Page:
A mum who died suddenly following a lifelong battle with cystic fibrosis had a ‘heart of gold’, her devastated mother said.
Maggie Carley, 44, collapsed at her Mereside home while relaxing with a craft magazine and cup of coffee, leaving her family and friends heartbroken.
Tributes have poured in for the former St George’s pupil, whose funeral was held yesterday, and were led by mum Bernie.
“Maggie was such a rock to everybody,” she said. “She used to say, ‘When I die, you have remember I’m not struggling anymore.’
Mourners were set to wear shades of pink at a funeral service held at Carleton Crematorium from 12.30pm, with a gathering held at the Marton Institute afterwards.
It was there they remembered and honoured a woman who Bernie said never let her illness define her, and who fought to the very end.
Born in Northern Ireland, Maggie moved to Blackpool with her family in the ‘80s, and also went to Mereside Primary School.
Able to lead a relatively normal life, she had son Shamus, now 24, and most recently worked as a kitchen assistant.
Her illness, caused by a fault gene that leads of a build-up of sticky mucus in the lungs, digestive system and other organs, began ‘catching up with her’ when she was in her 30s, Bernie said.
Around eight years ago, she was referred to the Cystic Fibrosis Unit at Wythenshaw Hospital, and suffered from a series of chest infections.
In recent months, Maggie needed oxygen tubes to help her breathe, was struggling to move about, and spent a month in hospital after falling ill.
She had been home in Branstree Road for around five weeks when she collapsed without warning.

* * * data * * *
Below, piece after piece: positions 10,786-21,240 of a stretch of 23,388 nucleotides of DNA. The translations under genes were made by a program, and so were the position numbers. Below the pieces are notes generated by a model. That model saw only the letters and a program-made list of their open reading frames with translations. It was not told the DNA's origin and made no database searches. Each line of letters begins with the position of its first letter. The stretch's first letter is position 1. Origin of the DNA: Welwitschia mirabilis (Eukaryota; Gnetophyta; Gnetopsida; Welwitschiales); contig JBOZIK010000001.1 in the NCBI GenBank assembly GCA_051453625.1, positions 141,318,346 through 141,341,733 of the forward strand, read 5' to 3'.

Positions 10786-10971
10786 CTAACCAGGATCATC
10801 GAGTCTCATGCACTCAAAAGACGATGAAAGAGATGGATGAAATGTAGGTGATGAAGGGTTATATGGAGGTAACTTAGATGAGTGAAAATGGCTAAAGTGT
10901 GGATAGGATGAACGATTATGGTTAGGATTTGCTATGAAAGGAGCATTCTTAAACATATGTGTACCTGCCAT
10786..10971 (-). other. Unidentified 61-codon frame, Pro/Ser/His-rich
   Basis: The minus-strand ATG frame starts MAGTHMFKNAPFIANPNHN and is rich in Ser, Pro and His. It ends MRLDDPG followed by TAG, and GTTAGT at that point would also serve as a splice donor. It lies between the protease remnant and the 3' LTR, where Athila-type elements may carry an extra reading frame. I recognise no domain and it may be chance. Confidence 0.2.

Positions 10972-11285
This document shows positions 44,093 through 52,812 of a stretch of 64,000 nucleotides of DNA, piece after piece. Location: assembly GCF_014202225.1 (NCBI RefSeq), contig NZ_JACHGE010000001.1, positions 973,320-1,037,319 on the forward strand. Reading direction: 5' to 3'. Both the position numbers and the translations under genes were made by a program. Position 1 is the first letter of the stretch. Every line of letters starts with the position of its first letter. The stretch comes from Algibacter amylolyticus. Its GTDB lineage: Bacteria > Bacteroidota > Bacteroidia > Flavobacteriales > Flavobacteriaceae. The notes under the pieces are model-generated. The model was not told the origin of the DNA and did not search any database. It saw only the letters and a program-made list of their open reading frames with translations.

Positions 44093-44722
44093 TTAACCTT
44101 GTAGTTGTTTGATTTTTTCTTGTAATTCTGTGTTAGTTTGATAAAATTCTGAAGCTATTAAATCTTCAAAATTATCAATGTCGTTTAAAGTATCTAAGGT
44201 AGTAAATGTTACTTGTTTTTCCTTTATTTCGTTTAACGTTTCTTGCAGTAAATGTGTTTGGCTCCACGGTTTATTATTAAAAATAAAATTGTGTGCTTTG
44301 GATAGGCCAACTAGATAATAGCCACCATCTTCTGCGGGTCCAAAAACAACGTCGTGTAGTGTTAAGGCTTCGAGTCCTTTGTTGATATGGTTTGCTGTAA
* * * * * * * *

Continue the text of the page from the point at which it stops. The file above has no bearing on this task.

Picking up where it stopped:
“We thought she was okay,” Bernie said. “She was not ill like she had been before. She was just struggling a lot.
“She had a cup of coffee and was looking at some craft stuff, and died so suddenly, inside three or four minutes.”
Bernie, who was at the home Maggie shared with Shamus, began CPR as paramedics were called to the street, close to Mereside Park.
The medics tried in vain to resusitate Maggie, who enjoyed making things for others, but were unsuccessful.
Maggie is understood to have died from heart failure, a common cause of death for people with cystic fibrosis.
“Shamus is in bits,” Bernie added. “It’s very hard for him. This house was so full of laughter; it sounds so empty now.This has devastated our family.
“It’s a blessing she went so quickly. That helps a bit.”
Cystic fibrosis is a genetic condition that affects around 10,800 people in the UK – around one in every 2,500 babies born.
All newborns are screened shortly after birth, with both sexes of all ethnic backgrounds equally affected.
The Cystic Fibrosis Trust said it is ‘misleading’ to suggest there is an average life expectance, because the condition can affect people differently.
The predicted median survival age is currently 41, it said, though babies born today can expect to live longer.
Bernie added: “Maggie had a heart of gold. Even though she was poorly she never moaned. She just go with it. She focused on the things she could do.”
Maggie’s partner, Paul Shorrocks, informed his Facebook friends of her death with a moving post, in which he said: “She battled very hard with cystic fibrosis.She never gave up and she will be sadly missed.”
Paula Addenbrooke added: “We will all miss Maggie in our own way. She was a lovely lady.
“Our Paul and Maggie were made for each other. I am glad they found each other when they did. They made each other happy.”
And Emma Kay wrote: “Heaven has gained a beautiful angel. She will never be forgotten. She was a beautiful person with a big heart.”
Bernie wished to thank the hard-working staff on the Cystic Fibrosis Unit at Wythenshaw Hospital, and Molly Lee, who met and grew close to Maggie there. Donations to the unit are being accepted in lieu of flowers.